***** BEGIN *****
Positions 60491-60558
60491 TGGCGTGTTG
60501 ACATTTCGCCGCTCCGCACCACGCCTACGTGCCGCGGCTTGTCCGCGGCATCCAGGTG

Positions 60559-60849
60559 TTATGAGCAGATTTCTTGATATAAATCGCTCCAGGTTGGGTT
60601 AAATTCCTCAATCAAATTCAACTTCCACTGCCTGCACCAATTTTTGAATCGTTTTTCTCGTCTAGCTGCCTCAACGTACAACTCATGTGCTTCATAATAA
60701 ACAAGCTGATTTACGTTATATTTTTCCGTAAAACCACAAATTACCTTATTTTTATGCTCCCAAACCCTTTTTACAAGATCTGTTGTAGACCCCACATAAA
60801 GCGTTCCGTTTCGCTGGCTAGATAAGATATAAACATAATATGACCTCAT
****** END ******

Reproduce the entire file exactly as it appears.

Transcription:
Positions 60491-60558
60491 TGGCGTGTTG
60501 ACATTTCGCCGCTCCGCACCACGCCTACGTGCCGCGGCTTGTCCGCGGCATCCAGGTG

Positions 60559-60849
60559 TTATGAGCAGATTTCTTGATATAAATCGCTCCAGGTTGGGTT
60601 AAATTCCTCAATCAAATTCAACTTCCACTGCCTGCACCAATTTTTGAATCGTTTTTCTCGTCTAGCTGCCTCAACGTACAACTCATGTGCTTCATAATAA
60701 ACAAGCTGATTTACGTTATATTTTTCCGTAAAACCACAAATTACCTTATTTTTATGCTCCCAAACCCTTTTTACAAGATCTGTTGTAGACCCCACATAAA
60801 GCGTTCCGTTTCGCTGGCTAGATAAGATATAAACATAATATGACCTCAT